عنوان مقاله [English]
Increasing industrial activities with the production of pollutants, including heavy metals, is one of the serious problems of modern communities, which has led to their accumulation in the environment. Heavy metals are also one of the important pollutants in landfill leachate. Plants and soil near the landfill may be contaminated by the leachate. Landfilling is the oldest method of solid waste disposal which can be a threat to the environment and health. Due to its easy operation and cost-effective, landfill is the most widely used method of municipal solid waste disposal in the world. Pollution cleaning technologies to reduce the harmful effects in the locations contaminated with heavy metals can be done by physical, chemical and biological methods. Phytoremediation, as a biological method, uses the green plants to extract, sequester, and detoxify pollutants. This method is a low-cost technique, environmentally friendly, and due to the non-production of by-products, is non-destructive for natural ecosystems. Considering the high moisture of wastes in Iran and their potential to produce leachate, as well as the possibility of contamination of water and soil in the landfill, especially with heavy metals, this study was conducted with the aim of evaluating the accumulation of lead (Pb) and cadmium (Cd) heavy metals in the soil, shoots and roots of artiplex (Atriplex sp.) and oleander (Nerium olander) plants in Aradkooh landfill of Tehran.
Materials and Methods
This study was conducted in Aradkooh landfill which is located in the south of Tehran in the Kahrizak region. About 5200 tons of municipal solid waste were sent to this landfill every day. A part of the solid waste in Aradkoh was placed in various processes to energy and compost, and about 2500 tons of the solid waste was landfilled. According to previous reports, it is estimated that 250 cubic meters of leachate are produced daily in the Aradkoh landfill. In the studied landfill, there is an atriplex plant in four areas and a hand-planted oleander in one area. Ten samples of soil, root, and shoot, totaling 120 total were randomly selected from each growing area of the atriplex plant. Oleander shoots and soil were also tested from 10 different plants for a total of 40 samples. Then the levels of Cd and Pb in the soil, roots, and shoots were assessed. In this study, the outcomes were analyzed employing four key indices: the bioconcentration factor (BCF), the translocation factor (TF), the pollution index (PI), and PINemerow. The BCF and TF indices were employed to assess the phytoextraction and phytostabilization capabilities of plants, while the PI and PINemerow methods were used to pinpoint the most environmentally hazardous heavy metal in the soil.Results and Discussion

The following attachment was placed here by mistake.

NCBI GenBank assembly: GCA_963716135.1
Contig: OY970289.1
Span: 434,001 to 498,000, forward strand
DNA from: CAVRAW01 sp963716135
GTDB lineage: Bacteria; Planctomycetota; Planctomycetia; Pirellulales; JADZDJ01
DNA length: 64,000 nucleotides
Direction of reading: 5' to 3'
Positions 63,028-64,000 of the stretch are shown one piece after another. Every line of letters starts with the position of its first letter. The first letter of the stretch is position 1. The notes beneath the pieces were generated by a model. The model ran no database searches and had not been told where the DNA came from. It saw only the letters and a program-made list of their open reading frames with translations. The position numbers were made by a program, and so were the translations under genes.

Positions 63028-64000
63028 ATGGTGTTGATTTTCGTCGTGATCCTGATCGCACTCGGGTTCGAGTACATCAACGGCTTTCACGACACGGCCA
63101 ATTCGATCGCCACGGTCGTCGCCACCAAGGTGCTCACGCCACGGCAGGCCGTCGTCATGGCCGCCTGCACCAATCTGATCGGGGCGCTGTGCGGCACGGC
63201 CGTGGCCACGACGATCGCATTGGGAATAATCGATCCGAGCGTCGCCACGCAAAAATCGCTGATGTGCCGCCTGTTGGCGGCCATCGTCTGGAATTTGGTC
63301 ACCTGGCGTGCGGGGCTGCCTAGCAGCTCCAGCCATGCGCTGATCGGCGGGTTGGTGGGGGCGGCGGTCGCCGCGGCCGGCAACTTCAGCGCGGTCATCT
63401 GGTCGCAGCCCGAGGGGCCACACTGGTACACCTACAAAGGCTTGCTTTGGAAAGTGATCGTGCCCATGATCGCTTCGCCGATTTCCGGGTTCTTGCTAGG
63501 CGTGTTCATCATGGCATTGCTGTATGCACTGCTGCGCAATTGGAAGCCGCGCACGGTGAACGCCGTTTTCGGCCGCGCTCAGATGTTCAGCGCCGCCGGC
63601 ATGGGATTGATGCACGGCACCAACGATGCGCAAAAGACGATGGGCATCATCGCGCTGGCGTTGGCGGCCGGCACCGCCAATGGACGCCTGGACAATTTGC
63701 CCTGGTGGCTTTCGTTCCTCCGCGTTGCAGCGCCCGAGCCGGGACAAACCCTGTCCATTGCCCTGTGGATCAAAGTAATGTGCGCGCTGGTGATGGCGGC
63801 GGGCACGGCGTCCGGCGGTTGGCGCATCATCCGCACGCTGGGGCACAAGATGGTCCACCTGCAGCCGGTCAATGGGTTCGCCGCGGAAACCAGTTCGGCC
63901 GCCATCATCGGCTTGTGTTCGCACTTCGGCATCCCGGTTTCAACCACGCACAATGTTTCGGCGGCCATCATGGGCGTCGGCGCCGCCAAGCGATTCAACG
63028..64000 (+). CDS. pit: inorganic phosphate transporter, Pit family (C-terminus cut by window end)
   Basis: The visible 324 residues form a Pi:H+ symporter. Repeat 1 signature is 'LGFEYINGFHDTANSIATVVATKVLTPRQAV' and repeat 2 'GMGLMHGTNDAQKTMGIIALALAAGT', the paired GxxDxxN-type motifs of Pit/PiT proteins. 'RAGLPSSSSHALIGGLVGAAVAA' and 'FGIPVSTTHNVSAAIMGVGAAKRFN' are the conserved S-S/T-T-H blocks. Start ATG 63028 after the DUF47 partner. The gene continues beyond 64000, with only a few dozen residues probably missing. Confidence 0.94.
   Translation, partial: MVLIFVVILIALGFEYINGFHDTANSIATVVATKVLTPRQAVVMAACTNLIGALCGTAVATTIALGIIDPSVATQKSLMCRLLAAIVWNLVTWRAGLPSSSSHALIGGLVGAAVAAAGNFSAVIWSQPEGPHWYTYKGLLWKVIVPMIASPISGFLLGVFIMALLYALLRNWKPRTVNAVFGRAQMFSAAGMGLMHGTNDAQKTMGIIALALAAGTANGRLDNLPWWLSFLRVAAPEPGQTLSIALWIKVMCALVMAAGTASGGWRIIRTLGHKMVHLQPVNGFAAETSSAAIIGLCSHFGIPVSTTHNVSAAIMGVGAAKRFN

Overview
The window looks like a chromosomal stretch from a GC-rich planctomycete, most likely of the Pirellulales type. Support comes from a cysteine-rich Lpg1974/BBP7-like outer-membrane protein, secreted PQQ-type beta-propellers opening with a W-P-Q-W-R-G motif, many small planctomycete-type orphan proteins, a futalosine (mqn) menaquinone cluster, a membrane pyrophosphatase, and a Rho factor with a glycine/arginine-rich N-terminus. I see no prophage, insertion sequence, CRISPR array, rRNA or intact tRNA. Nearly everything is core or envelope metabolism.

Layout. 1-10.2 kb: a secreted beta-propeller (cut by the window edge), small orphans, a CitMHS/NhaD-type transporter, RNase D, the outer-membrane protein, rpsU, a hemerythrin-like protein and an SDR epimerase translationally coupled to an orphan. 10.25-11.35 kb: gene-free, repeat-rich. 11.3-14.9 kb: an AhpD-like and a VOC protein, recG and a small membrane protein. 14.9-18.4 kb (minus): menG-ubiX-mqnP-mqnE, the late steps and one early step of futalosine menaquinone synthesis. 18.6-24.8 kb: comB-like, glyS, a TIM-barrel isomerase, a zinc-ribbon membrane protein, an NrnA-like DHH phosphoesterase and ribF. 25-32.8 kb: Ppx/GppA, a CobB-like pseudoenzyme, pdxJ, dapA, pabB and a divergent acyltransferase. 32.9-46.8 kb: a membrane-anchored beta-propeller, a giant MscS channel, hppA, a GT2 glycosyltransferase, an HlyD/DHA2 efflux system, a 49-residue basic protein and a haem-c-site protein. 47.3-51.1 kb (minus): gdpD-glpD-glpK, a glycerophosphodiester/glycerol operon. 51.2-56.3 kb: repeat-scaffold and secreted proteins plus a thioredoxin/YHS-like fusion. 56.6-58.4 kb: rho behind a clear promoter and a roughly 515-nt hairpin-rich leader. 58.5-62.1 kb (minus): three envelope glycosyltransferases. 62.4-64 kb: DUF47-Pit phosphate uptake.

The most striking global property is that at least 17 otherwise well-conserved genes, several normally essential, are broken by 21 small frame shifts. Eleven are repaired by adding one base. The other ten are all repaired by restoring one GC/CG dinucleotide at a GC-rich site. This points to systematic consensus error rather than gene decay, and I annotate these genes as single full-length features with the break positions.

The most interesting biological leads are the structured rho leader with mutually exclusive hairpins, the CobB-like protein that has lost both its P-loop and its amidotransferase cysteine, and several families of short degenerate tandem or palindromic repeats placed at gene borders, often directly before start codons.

According to the results, the concentration of Pb and Cd in shoots of atriplex area 2 (with an average of 19.7 and 5.75 mg/kg, respectively) were significantly higher than in other areas, while the concentration of these metals in root of oleander (with an average of 8.17 and 1.06 for Pb and Cd, respectively) were higher than the shoot. The amount of Pb element in soil of the oleander plant (with an average of 35.13 mg/kg) and Cd in soil of the atriplex area 2 (with an average of 3.78 mg/kg) were significantly higher than other areas. Additionally, the levels of heavy metals in the soil of two plants were higher than the Nemerow index, which indicated high levels of pollution in the sampling areas, but still below the safe levels that was set by national standards (3.9 and 300 mg/kg for Cd and Pb respectively) and the World Health Organization (5 and 40 mg/kg for Cd and Pb, respectively). In addition, bioaccumulation factor of shoot in all growth atriplex areas for Pb and Cd (with an average of 1.44 and 1.3, respectively) were higher than 1.0 while, the root bioaccumulation factors of this plant in any of the growth areas, were not higher than 1.0. In the case of oleander, the shoot and root bioconcentration factors for Pb and Cd were not reported more than one.
In general, it appears that atriplex, a native plant in the Aradkooh landfill, exhibits superior capabilities for absorbing heavy elements compared to oleander. Therefore, atriplex seems well-suited for the extraction of Pb and Cd from the soil, as it can accumulate these metals in its shoots. In contrast, oleander is not well-suited for phytostabilization or phytoextraction of these elements, as it exhibits limited ability to accumulate these heavy metals in its roots and shoots. Consequently, atriplex can be a valuable choice as a resilient species for phytoremediation projects in landfills and areas near mines. It is worth noting that the Pb content in the soil is higher than that of Cd. Although both metals fall within the permissible limits of national and WHO standards, the soil in the Aradkooh landfill is considered to be significantly polluted based on the Nemerow index.